After earning a BA in government from Wesleyan, McCulloch receive a master’s degree in health administration degree from the University of Minnesota’s School of Public Health. Prior to joining Kaiser Permanente, he held executive positions at the University of North Carolina Health Care System, the University of Washington Health Sciences Center, Peace Health and Mercy Health.

6 Alumni Receive 2016 Guggenheim Fellowships

David Rabban ’71 was awarded a 2016 Guggenheim for his work in constitutional studies.

David Rabban ’71 was awarded a 2016 Guggenheim for his work in constitutional studies.

On April 5, six Wesleyan alumni–David Rabban ’71, Roxanne Euban ’88, Lyle Ashton Harris ’88, Rick Barot ’92, Adam Berinsky ’92 and Jonas Carpignano ’06–were each awarded Guggenheim Fellowships by the John Simon Guggenheim Memorial Foundation. According to the foundation, these prestigious awards aim to “further the development of scholars and artists by assisting them to engage in research in any field of knowledge and creation in any of the arts, under the freest possible conditions and irrespective of race, color or creed.”

Rabban is an award winning author and academic whose research focuses on labor law, higher education and the law, and American legal history. For his 1997 book Free Speech in its Forgotten Years, he received the Morris D. Forkosch Prize presented by the Journal of the History of Ideas and the Eli M. Oboler Award of the American Library Association Intellectual Freedom Round Table. From 1998 to 2006 he served as the General Counsel of the American Association of University Professors and from 2006 to 2012 as the Chair of the AAUP’s Committee A on Academic Freedom and Tenure.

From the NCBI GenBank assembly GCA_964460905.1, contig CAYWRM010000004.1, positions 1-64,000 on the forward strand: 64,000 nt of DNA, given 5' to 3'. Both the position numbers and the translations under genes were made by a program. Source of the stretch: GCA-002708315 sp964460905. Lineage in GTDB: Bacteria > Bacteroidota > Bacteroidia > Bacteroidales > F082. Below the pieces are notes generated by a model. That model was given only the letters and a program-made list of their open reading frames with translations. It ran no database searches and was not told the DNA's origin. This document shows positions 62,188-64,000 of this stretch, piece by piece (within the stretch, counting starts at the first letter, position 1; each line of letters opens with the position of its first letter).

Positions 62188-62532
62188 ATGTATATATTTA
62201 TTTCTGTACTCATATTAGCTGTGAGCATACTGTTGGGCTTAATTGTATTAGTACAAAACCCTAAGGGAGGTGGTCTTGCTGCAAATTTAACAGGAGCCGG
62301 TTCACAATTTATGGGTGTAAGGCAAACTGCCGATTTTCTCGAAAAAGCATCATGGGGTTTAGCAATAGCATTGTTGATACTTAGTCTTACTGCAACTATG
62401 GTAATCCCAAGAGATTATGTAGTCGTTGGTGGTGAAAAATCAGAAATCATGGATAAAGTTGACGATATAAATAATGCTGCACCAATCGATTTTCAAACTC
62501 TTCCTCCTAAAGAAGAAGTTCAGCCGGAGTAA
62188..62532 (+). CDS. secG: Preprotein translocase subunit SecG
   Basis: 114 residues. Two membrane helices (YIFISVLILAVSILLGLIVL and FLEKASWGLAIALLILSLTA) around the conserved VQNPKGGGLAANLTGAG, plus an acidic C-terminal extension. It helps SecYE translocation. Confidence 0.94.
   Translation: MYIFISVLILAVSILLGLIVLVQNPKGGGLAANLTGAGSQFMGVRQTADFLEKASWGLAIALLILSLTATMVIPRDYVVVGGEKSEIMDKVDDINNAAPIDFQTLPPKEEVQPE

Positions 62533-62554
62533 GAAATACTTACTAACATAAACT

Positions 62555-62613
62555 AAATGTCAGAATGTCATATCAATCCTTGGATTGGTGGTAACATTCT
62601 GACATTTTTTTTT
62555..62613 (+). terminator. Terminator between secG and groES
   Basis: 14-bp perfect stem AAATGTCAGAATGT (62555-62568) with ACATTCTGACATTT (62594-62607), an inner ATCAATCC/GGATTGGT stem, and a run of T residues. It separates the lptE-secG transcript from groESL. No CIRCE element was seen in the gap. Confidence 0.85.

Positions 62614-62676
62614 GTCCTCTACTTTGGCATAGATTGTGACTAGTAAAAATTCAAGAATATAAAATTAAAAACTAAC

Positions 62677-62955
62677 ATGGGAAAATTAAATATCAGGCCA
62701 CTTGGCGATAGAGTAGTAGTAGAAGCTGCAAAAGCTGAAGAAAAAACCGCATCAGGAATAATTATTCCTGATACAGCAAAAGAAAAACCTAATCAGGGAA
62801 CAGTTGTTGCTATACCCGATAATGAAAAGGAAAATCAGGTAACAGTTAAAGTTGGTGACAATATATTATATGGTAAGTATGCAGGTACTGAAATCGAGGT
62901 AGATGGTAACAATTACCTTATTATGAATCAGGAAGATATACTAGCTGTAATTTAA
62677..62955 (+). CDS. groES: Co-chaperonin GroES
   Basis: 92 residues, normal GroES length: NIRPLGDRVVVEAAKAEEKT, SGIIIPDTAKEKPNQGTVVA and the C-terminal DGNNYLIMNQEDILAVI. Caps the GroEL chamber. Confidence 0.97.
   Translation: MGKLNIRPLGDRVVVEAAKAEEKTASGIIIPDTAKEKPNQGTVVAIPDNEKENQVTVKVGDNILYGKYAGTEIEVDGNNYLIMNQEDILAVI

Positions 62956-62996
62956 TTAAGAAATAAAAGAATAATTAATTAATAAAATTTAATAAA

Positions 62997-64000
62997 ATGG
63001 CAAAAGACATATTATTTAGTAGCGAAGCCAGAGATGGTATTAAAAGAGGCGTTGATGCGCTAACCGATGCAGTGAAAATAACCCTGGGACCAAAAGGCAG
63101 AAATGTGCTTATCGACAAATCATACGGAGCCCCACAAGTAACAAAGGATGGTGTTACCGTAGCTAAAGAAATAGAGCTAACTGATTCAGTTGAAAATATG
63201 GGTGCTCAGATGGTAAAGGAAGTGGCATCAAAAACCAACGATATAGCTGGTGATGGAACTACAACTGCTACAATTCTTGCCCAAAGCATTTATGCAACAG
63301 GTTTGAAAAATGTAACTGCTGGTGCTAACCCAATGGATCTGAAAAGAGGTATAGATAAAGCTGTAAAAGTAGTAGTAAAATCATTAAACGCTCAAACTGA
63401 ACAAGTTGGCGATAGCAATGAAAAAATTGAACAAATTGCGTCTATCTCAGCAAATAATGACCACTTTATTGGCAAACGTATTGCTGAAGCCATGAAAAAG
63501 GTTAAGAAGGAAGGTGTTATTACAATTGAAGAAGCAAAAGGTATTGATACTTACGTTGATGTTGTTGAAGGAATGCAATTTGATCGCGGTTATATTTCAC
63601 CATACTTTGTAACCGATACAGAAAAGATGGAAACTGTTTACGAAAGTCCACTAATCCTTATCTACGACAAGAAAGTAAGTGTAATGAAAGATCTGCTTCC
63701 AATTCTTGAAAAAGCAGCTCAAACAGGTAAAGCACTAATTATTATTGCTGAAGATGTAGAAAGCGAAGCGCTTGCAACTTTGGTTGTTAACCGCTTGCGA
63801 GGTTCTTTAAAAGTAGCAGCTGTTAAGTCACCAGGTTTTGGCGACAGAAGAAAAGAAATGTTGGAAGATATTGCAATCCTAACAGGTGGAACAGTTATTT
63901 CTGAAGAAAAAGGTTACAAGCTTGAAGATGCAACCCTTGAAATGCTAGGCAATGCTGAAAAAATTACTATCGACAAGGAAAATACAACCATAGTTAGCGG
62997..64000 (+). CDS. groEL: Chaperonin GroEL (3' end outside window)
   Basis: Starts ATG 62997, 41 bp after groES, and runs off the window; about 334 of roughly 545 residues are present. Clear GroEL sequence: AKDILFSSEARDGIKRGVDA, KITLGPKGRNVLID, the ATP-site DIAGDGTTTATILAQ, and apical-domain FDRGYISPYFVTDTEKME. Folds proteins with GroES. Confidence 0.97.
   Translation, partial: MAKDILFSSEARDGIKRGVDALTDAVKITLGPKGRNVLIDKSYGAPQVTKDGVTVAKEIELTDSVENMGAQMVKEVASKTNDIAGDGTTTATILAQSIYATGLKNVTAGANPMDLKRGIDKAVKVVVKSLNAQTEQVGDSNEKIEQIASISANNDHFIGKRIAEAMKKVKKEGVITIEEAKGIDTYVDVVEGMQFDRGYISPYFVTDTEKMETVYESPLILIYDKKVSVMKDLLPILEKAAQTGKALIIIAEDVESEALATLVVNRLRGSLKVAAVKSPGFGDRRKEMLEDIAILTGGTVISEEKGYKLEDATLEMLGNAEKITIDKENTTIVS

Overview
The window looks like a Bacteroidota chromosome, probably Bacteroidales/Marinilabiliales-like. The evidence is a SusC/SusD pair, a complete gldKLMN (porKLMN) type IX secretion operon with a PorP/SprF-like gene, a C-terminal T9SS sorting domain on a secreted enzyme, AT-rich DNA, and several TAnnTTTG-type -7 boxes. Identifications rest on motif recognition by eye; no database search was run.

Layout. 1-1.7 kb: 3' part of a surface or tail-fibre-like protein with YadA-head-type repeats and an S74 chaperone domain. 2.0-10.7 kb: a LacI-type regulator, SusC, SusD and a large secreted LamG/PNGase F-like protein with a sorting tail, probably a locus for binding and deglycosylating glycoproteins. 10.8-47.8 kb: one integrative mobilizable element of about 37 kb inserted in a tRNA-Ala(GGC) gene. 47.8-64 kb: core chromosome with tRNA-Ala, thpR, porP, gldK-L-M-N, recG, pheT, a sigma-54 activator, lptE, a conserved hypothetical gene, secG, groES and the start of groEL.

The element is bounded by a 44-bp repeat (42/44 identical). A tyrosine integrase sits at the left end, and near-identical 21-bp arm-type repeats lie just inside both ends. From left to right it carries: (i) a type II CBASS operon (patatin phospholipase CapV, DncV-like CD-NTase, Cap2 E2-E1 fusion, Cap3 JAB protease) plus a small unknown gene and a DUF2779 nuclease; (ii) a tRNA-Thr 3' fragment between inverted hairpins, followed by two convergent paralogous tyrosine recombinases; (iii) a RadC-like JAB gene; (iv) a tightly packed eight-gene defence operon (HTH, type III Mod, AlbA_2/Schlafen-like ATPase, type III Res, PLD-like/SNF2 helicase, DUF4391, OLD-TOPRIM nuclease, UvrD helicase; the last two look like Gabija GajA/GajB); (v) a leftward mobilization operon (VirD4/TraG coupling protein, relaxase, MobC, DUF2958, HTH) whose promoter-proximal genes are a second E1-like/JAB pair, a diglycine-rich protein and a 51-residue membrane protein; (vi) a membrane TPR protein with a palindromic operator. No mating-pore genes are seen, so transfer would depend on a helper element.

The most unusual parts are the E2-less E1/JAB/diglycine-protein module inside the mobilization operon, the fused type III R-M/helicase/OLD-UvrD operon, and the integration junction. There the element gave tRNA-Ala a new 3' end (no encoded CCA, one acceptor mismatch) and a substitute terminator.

Over the course of his career Rabban has earned fellowships from the National Endowment for the Humanities, the Whitney Humanities center, the Woodrow Wilson International Center for Scholars and other institutions. During his Guggenheim Fellowship, he intends to author a book the history, theory, and law of academic freedom.

Lyly Ashton Harris was awarded a 2016 Guggenheim for photography. (Photo by Rob Kulisek.)

Lyly Ashton Harris ’88 was awarded a 2016 Guggenheim for photography. (Photo by Rob Kulisek)

Lyle Ashton Harris ’88 received his fellowship for his contributions in the field of photography. On his website, Harris writes that his work “explores intersections between the personal and the political, examining the impact of ethnicity, gender and desire on the contemporary social and cultural dynamic.” In particular, his projects are known for employing self-portraiture and using iconic figures in popular culture such as Billie Holiday and Michael Jackson.